A Monster for Every Season: Summer 2
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  1. - Top - End - #1
    Halfling in the Playground
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    Default Call of Cthulhu and dice rolls

    I've started my first WORKING Call of Cthulhu campaign recently, and I wonder whether or not I should let my players do dice rolls.

    In my opinion, having to talk rules and percentages and points and dice rolls with the players ruins the atmosphere. Rolling behind the screen and telling players the results is a much better way to keep them in the story.

    On the other hand, managing four characters' statistics AND all of the NPCs is hard work. There has to be a way to make things easier.

    Please tell me about your experiences with open vs. hidden rolls in Cthulhu and tell me how you solve the problem of atmosphere vs. rules without finding players who are actually able to manage statistics while immersing themselves ...

  2. - Top - End - #2
    Ogre in the Playground
     
    Kesnit's Avatar

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    Default Re: Call of Cthulhu and dice rolls

    I've only run 1 campaign and it only went a few sessions. (I set it up to be short to see if I could run and others wanted to play.) Also, my players are all in their 30s or 40s and are long-time gamers. YMMV.

    I didn't have a problem with my players rolling their own dice. Sure, they would know if the reason they got "nothing happens" was because they failed the roll, as opposed to there being nothing to happen, but they didn't metagame it.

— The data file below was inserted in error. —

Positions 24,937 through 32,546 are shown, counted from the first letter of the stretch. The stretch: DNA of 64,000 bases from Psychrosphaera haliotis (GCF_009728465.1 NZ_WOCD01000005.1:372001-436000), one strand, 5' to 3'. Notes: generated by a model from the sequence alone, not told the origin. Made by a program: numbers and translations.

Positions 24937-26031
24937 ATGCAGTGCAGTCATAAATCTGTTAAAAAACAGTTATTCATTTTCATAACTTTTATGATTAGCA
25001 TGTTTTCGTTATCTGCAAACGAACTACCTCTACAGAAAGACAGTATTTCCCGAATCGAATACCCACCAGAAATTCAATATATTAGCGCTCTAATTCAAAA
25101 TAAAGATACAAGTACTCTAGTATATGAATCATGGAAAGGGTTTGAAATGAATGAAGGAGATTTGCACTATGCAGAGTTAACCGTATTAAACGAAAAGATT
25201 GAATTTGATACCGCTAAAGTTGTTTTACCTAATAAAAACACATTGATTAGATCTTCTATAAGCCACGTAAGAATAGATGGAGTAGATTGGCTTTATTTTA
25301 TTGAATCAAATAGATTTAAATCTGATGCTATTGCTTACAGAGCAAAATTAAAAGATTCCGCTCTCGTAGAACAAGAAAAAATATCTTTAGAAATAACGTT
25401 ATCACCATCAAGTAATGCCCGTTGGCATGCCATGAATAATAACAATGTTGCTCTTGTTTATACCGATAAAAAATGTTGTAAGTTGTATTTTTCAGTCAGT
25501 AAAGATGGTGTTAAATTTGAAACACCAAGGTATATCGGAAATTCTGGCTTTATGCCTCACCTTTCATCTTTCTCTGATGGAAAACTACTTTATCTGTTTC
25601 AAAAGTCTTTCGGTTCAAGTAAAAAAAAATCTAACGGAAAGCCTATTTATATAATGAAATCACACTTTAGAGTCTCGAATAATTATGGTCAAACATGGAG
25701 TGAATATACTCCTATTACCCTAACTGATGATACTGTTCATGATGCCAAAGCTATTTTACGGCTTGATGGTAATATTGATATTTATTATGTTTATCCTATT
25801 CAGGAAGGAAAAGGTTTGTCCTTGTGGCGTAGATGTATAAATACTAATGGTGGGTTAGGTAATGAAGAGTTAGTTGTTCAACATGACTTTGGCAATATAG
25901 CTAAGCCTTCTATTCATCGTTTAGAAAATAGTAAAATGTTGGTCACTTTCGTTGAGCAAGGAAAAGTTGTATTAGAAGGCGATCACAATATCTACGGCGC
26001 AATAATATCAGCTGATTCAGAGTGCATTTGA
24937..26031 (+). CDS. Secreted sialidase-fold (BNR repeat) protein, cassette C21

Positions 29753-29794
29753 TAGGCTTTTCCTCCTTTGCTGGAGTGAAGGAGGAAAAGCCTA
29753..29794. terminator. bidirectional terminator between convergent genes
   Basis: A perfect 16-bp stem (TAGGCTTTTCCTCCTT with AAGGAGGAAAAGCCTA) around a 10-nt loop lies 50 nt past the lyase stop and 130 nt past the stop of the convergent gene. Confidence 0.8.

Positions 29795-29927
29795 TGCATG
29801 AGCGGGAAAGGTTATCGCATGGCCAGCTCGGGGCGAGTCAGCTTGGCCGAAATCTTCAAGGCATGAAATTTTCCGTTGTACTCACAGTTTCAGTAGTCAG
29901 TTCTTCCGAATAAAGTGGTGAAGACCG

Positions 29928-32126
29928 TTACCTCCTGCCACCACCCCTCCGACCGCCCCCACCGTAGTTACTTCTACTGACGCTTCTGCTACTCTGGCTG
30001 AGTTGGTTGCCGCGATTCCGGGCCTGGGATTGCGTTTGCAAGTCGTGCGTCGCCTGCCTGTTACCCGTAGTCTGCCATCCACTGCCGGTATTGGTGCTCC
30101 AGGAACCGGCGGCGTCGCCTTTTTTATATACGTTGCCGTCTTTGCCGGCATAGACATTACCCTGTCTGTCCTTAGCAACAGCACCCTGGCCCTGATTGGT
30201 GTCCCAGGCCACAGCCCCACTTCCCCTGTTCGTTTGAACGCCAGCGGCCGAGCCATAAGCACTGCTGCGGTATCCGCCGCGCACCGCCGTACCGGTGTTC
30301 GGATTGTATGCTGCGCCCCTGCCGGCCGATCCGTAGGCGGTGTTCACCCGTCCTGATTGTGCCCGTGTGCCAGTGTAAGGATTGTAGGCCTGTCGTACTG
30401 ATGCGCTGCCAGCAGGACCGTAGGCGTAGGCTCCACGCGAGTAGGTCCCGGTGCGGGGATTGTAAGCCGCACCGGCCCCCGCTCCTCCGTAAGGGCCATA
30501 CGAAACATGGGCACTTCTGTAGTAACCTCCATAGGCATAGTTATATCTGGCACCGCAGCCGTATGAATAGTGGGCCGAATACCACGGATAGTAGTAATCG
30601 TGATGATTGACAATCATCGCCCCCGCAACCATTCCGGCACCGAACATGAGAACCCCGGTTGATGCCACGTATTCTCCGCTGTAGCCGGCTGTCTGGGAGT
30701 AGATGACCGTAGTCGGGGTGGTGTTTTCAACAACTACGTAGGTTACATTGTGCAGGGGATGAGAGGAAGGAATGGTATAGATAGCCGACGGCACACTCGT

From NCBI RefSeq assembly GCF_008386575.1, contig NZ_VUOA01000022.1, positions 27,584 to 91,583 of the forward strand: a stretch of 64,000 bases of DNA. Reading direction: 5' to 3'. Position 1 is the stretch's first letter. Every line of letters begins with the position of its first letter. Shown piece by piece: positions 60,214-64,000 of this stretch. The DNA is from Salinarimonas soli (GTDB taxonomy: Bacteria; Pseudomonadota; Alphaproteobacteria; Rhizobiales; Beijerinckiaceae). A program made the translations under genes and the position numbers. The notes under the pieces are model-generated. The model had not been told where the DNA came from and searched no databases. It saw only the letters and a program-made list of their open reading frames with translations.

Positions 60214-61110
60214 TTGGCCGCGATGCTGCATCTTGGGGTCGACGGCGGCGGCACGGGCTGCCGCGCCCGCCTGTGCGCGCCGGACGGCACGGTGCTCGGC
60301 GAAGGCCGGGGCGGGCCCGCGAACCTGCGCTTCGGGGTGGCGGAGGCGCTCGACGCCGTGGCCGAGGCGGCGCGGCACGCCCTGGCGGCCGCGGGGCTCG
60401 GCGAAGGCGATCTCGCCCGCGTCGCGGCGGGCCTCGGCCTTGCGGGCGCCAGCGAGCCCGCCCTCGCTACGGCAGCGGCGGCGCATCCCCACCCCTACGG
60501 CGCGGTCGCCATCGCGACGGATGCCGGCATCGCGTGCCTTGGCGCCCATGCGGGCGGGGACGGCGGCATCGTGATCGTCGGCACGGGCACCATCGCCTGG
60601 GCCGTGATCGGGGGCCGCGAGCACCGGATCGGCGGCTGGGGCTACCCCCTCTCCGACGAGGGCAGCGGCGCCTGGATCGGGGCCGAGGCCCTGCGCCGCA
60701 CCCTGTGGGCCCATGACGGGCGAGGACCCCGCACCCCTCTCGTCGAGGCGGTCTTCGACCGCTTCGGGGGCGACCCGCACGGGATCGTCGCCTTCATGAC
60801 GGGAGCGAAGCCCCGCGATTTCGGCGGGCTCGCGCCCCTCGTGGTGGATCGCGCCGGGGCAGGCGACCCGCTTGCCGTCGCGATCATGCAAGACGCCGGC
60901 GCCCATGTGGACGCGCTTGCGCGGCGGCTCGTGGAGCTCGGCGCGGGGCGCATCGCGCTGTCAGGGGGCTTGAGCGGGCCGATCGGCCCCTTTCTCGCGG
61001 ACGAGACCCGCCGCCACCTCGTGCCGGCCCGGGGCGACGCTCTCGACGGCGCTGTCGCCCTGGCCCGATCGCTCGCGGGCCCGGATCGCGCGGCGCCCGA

As you said, you have enough to do juggling everything behind the screen.
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  3. - Top - End - #3
    Barbarian in the Playground
     
    some guy's Avatar

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    Default Re: Call of Cthulhu and dice rolls

    Yeah, dice rolls can lessen atmosphere. But I think it increases player involvement. Rolling dice is part of the fun (for a lot of people).

    Quote Originally Posted by Kesnit View Post
    I didn't have a problem with my players rolling their own dice. Sure, they would know if the reason they got "nothing happens" was because they failed the roll, as opposed to there being nothing to happen, but they didn't metagame it.
    Sometimes, these bit of metagame knowledge are wonderful. Failing a Spot Hidden check for example. The player knows something can be up, he also knows his character doesn't know this. So the player is all "Oh crud, oh crud, something bad is going to happen. I do not want to do this.", but his character will just continue what he's doing. This too can create tension.
    It's the same thing if you're watching a horror movie and a character does something stupid or does not notice the drooling mass at the ceiling. The viewer is all "Look up, you stupid! Aaahh! I can't believe you won't look up!".

    I've had plenty of times in my CoC games people freak out because they knew what they rolled.
    Of course, there are times where player dice rolls are immersion breaking.

    All in all, I would say let them roll their own dice.